Pregnant air travellers face a higher risk of blood clots, but they can reduce their risks by walking airplane aisles, drinking water and doing calf exercises, according to a new review.
For women with additional risk, doctors may recommend compression stockings and injectable blood thinners while traveling, the authors write in the Journal of Travel Medicine.
“Both pregnancy and air travel are risk factors for venous thromboembolism, or a blood clot in the legs or lungs,” said senior author Dr. Leslie Skeith of the University of Calgary, a member of the CanVECTOR Canadian thrombosis research network.
Blood clots affect about one to two per 1,000 non-pregnant people each year and are the third leading cause of vascular death after heart attacks and strokes, the authors note. With more than two billion passengers flying each year, about 150,000 cases of travel-related blood clots are diagnosed annually.
Long-distance flights tend to increase the risk by three-fold, yet travel-related studies either don’t include pregnant women or only include a small number and don’t directly investigate how pregnancy increases the risk.
“There is very little evidence to guide what pregnant and postpartum women should do to prevent blood clots while travelling,” Skeith told Reuters Health by email.
Skeith and her colleagues review the many factors that play into an individual’s risk for a blood clot, including height, weight, recent surgery, pregnancy, use of oral contraceptives, hormone replacement therapy and a family history of clots or diseases that promote clotting.
Why pregnancy heightens clot risk
With pregnancy in particular, they write, the risk is higher because of physiological changes, such as slower blood flow and blood vessel dilation. Pelvic blood vessels may also be compressed as the uterus grows. Starting in early pregnancy, the body starts to become hypercoagulable, or more likely to form blood clots. These risks remain higher until about 12 weeks after giving birth.
Although the average pregnant or postpartum air traveler faces an increased risk of clots, the absolute risk estimate is low at less than 1 per cent, the study found.
Pregnant women with other risk factors, such as inherited blood problems, obesity and recent surgery, may face a higher blood clot risk, however. Although the risk depends on individual factors, women with a history of blood clots tend to have a four per cent higher risk while pregnant, and those with hormonal-associated blood clots tend to have a six per cent higher risk while pregnant.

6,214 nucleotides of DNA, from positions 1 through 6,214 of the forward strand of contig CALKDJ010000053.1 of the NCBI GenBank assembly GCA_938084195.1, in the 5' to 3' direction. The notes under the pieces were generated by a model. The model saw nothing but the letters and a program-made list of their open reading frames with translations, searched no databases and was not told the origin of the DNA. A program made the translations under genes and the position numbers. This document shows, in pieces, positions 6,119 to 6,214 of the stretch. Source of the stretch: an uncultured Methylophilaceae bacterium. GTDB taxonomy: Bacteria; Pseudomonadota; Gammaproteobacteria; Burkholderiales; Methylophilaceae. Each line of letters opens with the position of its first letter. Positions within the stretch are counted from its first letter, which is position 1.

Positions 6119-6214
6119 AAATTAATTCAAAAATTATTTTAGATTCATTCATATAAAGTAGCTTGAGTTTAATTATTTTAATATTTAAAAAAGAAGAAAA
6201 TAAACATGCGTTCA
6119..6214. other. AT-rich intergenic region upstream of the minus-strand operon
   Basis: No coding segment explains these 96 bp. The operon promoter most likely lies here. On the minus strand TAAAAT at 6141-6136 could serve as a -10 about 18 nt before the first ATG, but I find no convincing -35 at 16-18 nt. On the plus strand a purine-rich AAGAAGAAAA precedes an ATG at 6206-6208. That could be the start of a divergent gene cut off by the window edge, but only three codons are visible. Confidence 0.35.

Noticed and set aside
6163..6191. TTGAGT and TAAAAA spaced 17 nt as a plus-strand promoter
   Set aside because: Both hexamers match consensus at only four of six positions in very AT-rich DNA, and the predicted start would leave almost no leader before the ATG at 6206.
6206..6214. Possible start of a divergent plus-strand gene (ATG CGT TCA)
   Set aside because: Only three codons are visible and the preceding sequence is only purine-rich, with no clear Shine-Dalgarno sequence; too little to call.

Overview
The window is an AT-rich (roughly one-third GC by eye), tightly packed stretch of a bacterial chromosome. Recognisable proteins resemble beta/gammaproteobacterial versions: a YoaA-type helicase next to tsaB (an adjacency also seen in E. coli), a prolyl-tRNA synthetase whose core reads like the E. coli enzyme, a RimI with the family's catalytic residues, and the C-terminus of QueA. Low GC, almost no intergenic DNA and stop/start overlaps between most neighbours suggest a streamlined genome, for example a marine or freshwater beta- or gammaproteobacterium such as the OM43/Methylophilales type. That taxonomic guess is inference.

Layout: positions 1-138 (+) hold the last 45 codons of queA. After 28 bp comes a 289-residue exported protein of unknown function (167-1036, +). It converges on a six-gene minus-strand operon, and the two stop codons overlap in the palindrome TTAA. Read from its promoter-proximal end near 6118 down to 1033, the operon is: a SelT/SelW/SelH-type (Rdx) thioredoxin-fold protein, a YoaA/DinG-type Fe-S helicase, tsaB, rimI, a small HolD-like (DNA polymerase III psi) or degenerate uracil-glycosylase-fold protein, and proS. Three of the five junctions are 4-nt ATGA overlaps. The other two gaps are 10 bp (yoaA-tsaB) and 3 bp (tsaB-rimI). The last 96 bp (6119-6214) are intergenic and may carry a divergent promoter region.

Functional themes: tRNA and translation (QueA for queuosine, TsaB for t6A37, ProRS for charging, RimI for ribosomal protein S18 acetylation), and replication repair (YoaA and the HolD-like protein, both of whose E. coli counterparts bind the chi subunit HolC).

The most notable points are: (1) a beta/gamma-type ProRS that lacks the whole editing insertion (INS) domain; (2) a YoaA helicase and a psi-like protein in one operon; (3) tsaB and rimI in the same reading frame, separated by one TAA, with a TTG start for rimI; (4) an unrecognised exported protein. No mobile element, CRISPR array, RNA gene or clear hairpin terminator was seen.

For most women with a history of blood clots, the risk during air travel still remains low at just over one per cent. At the same time, pregnant women who face these higher risks should consider using more extensive blood clot prevention measures while travelling, such as the injectable blood thinner low-molecular-weight heparin (LMWH).
Aspirin trial begins
“It is known that LMWH prophylaxis lowers the risk of recurrent thrombosis in women with previous venous thromboembolism,” said Dr. Ida Martinelli of the University of Milan, who wasn’t involved in the study.
However, some studies show that certain blood conditions and blood thinners can lead to complications during delivery, so it’s best to consult a doctor for individual recommendations.
Skeith and colleagues are now studying whether aspirin can prevent blood clots in postpartum women with risk factors for clots. The pilot randomized trial, called PARTUM, is expected to start in 2020.
“We desperately need more research to better prevent blood clots in pregnant and postpartum women,” Skeith said. “We recommend talking to your doctor about different options.”
Goodbye Pfizer, hello Comirnaty: Top COVID-19 vaccines given brand names in Canada – CBC.ca
Health Canada has approved brand names for Pfizer, Moderna and Oxford-AstraZeneca vaccines and announced the change on social media today.
The Pfizer-BioNTech vaccine has now been dubbed Comirnaty, which the company says represents a combination of the terms COVID-19, mRNA, community, and immunity.
The Moderna vaccine will go by SpikeVax and the AstraZeneca vaccine will be named Vaxzevria.
Pfizer and Moderna say the change marks the full approval of the vaccines by Health Canada, which were previously approved under an interim order that was set to expire today.
During the interim order, the vaccines didn’t go by their brand names, but now that new and more long-term data has been submitted and approved they will go by their permanent name.